By Daniel Hunter
Following the huge response to the Great British High Streets competition towns and villages are being urged to make one of their resolutions to enter this year’s awards.
The awards will be going ahead for a second year High Streets Minister Penny Mordaunt confirmed today (Thursday).
The decision to extend the scheme, which will give people another chance to showcase their wares and share tips for success with others, was down to the enthusiasm for the awards shown by traders, businesses and local communities.
The High Streets Minister announced the competition would go ahead again on a visit to Belper in Derbyshire, which was named best market town and overall champion in last year’s competition.
The Great British High Street competition has been instrumental in highlighting new and innovative ways to boost our shopping streets and town centres and provides a platform for sharing ideas that other places keen to rejuvenate their high streets can learn from.
High Streets Minister Penny Mordaunt said:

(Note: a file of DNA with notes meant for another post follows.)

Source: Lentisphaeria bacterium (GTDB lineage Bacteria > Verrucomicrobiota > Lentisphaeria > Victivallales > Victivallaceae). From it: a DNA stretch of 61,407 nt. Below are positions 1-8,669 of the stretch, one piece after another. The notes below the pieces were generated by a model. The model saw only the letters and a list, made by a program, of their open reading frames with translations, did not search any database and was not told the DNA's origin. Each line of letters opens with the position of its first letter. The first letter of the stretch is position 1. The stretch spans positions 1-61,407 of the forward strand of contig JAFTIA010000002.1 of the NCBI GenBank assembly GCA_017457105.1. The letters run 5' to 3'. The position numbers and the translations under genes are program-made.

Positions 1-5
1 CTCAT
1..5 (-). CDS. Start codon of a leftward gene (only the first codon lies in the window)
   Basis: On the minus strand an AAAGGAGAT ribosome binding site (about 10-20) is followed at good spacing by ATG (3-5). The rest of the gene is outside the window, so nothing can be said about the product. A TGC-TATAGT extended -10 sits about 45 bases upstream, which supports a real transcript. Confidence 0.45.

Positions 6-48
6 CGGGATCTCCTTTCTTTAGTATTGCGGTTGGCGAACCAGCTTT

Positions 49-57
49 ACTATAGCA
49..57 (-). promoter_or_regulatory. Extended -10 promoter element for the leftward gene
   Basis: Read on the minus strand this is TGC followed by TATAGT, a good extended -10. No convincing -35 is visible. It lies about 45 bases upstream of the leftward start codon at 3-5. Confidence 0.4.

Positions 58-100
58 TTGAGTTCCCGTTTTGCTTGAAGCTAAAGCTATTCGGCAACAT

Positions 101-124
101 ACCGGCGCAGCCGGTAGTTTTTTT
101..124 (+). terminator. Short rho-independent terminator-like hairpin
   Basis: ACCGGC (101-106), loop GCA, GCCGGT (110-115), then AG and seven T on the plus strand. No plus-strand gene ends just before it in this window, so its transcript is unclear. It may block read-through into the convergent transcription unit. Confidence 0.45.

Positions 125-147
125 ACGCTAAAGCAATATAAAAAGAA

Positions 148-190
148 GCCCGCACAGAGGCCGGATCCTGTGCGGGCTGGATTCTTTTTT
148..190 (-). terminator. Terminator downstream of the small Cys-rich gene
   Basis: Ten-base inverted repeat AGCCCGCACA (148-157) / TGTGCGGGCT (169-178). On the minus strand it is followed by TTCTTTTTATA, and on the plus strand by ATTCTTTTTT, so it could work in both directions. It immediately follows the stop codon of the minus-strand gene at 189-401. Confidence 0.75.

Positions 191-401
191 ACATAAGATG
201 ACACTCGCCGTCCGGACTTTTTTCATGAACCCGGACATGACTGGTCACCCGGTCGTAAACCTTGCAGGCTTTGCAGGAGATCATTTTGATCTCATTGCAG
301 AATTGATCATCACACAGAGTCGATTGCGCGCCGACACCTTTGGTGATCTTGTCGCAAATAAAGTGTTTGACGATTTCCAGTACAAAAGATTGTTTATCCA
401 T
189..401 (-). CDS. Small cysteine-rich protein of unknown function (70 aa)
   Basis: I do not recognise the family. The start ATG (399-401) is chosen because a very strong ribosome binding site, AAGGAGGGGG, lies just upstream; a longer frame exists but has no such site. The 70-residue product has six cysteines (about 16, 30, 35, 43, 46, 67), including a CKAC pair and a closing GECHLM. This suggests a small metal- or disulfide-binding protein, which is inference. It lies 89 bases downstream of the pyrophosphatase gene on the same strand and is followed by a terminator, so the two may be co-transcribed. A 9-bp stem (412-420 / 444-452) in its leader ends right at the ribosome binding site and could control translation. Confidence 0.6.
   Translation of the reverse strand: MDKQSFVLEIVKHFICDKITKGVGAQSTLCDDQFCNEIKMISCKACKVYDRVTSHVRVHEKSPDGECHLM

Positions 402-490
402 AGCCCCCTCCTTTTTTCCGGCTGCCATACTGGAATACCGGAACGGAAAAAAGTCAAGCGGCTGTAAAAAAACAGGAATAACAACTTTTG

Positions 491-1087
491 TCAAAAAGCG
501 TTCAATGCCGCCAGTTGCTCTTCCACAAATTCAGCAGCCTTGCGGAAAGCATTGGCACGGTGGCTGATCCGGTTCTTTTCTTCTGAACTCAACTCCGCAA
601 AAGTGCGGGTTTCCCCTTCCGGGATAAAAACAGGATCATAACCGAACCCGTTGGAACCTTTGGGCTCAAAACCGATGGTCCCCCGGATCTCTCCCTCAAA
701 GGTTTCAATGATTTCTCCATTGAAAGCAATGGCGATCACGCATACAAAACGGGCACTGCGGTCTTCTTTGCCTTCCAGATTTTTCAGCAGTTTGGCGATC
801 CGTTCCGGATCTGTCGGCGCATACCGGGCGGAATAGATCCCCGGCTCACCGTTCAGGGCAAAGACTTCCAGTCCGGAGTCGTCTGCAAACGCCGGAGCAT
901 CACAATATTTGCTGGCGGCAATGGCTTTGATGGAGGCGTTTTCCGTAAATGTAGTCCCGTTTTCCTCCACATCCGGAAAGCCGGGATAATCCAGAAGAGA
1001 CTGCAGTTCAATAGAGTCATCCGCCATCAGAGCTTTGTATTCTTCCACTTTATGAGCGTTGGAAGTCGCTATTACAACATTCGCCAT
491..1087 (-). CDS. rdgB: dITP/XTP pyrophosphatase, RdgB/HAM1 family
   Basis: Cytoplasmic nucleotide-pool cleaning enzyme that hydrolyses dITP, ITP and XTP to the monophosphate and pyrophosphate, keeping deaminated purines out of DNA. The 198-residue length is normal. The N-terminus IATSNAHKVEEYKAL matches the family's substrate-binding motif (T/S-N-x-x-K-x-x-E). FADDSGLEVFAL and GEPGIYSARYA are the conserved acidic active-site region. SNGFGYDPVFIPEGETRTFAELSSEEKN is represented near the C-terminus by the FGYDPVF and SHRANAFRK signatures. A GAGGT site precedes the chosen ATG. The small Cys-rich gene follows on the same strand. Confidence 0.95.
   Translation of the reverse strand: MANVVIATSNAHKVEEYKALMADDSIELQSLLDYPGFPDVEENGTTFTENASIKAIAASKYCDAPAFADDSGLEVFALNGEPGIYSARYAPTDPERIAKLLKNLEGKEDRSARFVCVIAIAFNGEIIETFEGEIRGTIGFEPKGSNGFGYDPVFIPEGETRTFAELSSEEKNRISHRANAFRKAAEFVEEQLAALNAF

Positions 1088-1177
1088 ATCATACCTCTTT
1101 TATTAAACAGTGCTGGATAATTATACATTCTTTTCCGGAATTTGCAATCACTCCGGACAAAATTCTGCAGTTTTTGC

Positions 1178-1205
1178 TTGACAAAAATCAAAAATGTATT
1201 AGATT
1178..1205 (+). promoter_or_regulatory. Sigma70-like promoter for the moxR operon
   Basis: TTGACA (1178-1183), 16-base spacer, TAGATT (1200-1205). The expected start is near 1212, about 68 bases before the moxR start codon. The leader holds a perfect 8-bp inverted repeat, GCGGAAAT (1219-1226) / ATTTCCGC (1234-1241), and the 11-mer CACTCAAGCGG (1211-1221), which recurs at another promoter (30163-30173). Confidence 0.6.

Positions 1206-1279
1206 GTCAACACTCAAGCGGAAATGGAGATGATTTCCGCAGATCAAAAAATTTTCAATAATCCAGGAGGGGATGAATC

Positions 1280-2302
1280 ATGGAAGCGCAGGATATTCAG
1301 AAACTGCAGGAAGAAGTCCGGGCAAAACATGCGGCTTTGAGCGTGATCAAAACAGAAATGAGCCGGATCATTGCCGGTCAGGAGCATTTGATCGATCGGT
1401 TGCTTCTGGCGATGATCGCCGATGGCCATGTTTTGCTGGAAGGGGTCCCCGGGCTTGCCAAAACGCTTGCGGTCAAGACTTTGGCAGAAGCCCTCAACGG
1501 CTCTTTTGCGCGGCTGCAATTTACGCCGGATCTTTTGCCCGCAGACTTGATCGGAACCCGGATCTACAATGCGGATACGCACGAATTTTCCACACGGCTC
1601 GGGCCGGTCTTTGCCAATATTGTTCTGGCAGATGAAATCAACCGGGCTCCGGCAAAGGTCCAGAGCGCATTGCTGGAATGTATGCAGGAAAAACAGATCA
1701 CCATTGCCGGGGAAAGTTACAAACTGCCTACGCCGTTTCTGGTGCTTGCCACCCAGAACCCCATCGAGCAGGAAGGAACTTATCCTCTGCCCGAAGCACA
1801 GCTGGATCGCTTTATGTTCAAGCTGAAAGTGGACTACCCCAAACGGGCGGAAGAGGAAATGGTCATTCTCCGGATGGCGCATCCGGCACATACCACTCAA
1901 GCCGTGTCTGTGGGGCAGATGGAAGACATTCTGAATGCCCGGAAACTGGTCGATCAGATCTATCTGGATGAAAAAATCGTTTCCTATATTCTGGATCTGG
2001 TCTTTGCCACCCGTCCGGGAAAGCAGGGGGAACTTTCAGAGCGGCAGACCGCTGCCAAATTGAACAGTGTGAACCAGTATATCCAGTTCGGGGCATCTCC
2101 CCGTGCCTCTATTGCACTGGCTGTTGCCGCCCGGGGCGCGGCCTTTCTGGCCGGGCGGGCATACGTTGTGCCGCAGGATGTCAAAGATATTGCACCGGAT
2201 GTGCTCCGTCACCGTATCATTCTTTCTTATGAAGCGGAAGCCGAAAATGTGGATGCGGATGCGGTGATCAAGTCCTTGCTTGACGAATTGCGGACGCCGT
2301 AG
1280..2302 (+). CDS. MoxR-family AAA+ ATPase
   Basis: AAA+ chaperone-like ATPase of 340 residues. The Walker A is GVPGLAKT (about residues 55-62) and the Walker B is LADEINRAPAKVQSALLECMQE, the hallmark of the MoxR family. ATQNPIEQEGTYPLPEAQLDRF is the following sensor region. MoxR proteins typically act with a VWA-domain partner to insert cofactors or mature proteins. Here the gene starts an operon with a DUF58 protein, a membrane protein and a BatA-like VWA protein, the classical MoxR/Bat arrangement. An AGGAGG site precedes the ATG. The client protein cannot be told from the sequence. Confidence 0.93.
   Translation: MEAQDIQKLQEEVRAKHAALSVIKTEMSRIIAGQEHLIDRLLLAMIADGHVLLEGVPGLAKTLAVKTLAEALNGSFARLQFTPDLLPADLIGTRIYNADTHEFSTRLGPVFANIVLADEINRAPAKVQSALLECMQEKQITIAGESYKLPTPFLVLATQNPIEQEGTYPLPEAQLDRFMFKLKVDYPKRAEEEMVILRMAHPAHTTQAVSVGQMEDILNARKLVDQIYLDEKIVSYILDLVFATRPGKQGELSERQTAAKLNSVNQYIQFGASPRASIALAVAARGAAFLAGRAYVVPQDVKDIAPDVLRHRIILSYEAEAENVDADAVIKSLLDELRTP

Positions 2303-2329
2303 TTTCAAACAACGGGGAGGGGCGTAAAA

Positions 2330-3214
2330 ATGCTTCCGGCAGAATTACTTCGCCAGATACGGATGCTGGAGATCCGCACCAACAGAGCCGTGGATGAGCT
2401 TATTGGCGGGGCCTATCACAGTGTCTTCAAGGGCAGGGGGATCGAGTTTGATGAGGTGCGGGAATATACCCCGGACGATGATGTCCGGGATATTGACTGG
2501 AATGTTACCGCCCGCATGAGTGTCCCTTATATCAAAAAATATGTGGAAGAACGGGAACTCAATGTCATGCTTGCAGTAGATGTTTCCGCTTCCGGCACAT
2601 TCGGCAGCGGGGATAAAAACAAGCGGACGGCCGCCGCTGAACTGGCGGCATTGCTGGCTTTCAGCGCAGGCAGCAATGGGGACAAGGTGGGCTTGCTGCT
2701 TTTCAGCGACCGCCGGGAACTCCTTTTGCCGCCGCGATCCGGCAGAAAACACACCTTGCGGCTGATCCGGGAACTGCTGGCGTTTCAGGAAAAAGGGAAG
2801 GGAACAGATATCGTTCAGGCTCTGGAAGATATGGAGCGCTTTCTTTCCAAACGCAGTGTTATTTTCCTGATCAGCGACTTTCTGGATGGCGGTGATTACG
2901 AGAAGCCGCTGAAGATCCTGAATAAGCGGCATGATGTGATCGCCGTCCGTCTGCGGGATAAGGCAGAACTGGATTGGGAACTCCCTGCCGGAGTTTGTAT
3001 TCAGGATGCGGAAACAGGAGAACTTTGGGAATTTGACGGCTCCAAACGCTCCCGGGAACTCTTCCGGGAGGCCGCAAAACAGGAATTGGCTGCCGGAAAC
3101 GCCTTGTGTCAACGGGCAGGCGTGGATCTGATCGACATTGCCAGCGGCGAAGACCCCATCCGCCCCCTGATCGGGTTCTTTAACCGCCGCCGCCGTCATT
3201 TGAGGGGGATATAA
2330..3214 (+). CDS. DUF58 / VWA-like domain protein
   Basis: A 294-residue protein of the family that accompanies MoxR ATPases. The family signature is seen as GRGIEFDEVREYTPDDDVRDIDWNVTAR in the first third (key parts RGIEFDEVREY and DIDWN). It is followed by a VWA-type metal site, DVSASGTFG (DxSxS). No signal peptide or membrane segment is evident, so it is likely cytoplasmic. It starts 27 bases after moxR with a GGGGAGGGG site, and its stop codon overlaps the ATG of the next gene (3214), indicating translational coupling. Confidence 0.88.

"I’ve have been bowled over by the pride, passion, and enthusiasm people have for their high streets and the value they place on them as an essential part of their community.
"We are a nation of shopkeepers and the Great British High Street competition will continue to share best practice to rejuvenate the high street, as well as reward the talent and drive of those working behind the scenes to make it happen.
"There was such enthusiasm for the competition last year, from towns like Belper, that it makes sense to hold it again so we can all learn more new ways to place high streets back at the heart of our communities."
The minister urged people to start thinking about the competition now ahead of details on the categories and how to enter being announced later in the year.
The contest showcases the work happening on the ground by many communities and shopkeepers that is helping high streets evolve into places that are at the heart of the community, where people want to shop and socialise.
The many successful examples from last year’s competition have been pulled together in a how-to guide so other towns and villages keen to rejuvenate their streets can gleam pointers.
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